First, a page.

dig that book is run by dave wright, who sent me a video response a couple weeks ago

apparently nicholas & dave live on the same street in tennessee

in this video nich says he loves music but hardly listens to it - he prefers talk radio & watching documentaries. he tells us why he’s been infatuated by architecture since he was very young, about his enjoyment of twitter’s 140 character limit, his visual experimentation with poetry, his love for frank stanford, etc 

here are my favorite moments: 

"I am notorious for talking to myself outloud when I am alone"

"When I was a kid I used to sit on the sidewalk & stare down & just imagine that the whole world was concrete."

"Architecture is one of the highest forms of art, because you have this work of art that can house life & is meant to be used. The art has a literal buzzing & hum of the people inside it going about their lives, putting their art to use"

"There’s so much I would not know today if it wasn’t for the internet"

"Most of my spare time is spent watching random documentaries. The most random thing I can find - I’ll watch a documentary on it"




caleb made an ebook of 100 image micros called I SAY THESE THINGS TO YOU, as well as a tumblr by the same name 

he also wrote the ebooks American Paranoid Restaurant, This Is Not the End, & Life Is Fragile, Blah Blah Blah

in the video he speaks about, for I SAY THESE THINGS TO YOU, how all the content originated with him - the pictures, the condensed or otherwise selected tweets - unlike flarf, but how he wanted the imagemacros to exhibit a similar immediate, ‘aggressively spontaneous’ aesthetic as flarf:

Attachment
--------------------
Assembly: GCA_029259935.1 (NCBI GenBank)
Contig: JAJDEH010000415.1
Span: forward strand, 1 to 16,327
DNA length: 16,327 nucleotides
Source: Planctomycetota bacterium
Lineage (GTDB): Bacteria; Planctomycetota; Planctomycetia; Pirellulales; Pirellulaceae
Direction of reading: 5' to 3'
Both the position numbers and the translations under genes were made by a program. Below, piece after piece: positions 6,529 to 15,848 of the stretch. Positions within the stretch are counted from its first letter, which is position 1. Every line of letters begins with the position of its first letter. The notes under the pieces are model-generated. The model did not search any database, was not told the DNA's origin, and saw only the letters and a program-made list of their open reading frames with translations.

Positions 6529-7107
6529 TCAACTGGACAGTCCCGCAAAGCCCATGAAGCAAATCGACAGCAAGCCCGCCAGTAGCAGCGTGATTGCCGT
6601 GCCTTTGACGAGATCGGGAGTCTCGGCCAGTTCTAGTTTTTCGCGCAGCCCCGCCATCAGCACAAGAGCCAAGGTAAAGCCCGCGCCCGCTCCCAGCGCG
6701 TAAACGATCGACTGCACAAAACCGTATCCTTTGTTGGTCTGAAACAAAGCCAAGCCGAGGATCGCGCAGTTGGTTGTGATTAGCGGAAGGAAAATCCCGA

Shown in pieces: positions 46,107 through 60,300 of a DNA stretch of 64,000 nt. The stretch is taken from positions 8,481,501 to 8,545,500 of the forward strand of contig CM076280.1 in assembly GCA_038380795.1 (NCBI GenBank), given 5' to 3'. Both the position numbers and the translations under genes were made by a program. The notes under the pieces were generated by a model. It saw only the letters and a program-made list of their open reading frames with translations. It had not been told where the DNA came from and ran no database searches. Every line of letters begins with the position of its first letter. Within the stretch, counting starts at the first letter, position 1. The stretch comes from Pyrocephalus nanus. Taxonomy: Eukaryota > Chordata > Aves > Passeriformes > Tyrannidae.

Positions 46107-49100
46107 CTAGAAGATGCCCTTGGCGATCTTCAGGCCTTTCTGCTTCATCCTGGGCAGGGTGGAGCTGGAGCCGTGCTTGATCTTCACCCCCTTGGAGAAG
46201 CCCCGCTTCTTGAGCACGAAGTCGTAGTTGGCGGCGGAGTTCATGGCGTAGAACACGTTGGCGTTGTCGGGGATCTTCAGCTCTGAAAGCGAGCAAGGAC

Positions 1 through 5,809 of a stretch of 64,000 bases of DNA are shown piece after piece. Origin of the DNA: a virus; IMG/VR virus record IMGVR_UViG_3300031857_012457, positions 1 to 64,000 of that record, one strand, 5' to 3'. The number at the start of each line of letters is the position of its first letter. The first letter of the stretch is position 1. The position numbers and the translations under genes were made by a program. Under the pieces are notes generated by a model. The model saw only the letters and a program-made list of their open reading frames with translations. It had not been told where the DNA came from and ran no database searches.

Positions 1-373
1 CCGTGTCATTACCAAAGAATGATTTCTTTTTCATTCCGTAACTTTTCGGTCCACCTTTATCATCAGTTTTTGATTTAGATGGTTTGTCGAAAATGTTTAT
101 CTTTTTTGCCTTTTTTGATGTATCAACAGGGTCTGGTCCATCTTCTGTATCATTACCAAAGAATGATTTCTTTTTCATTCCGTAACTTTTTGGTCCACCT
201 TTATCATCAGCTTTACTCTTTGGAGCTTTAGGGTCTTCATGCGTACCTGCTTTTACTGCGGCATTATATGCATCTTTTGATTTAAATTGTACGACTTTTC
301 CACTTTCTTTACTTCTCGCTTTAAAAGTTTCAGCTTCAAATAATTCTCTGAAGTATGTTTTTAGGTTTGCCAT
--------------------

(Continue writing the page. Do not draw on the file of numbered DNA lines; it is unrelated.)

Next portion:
"Hopefully this gives it sincerity & artifice simultaneously."




i sent timmy some Qs & he typed up some As

then he realized i had said ‘video response’ so he made a video

fortunately he didn’t simply just read his answers in the video - he let it be more natural/spontaneous

timmy speaks about his book TELL GOD I DON’T EXIST, which essentially arose out of his mfa thesis

the book consists primarily of micro-stories that, to timmy, touch on ‘the big questions’ via very brief moments

in the video, he expresses his love for RUSSELL EDSON (by far one of my favorite writers) & SLICK RICK

& if i’m not mistaken, he’s in a red onesie the whole time

here are some of my favorite moments:

(in response to ‘how would you describe your approach to writing?’) “‘Approach’ makes it seem like we’re going to a mountain, and that’s not the way writing feels to me”

"It’s all improvisation, right? Even the editing"

"I remember getting, for Christmas as a kid […] in my stocking I got a boombox & […] The Fat Boys, & DJ Jazzy Jeff & The Fresh Prince’s He’s the DJ, I’m the Rapper.”

"I hate telling people who my ‘favorite’ anything is because it always changes my opinions on everything"

"Like, when I talk to people, I’d like to sound like Slick Rick, & when I do readings I’d like to sound like Slick Rick instead of myself"

"You ever go to the awesome party & you’re at the awesome party & you get stuck in a conversation with a bunch of people who just keep talking about how awesome the party is, & you’re kinda like, ‘Shut up, you’re ruining it. Don’t talk about the party while you’re in the party […] That’s how I feel about the internet"


'the puffy chair' by the duplass brothers // 2005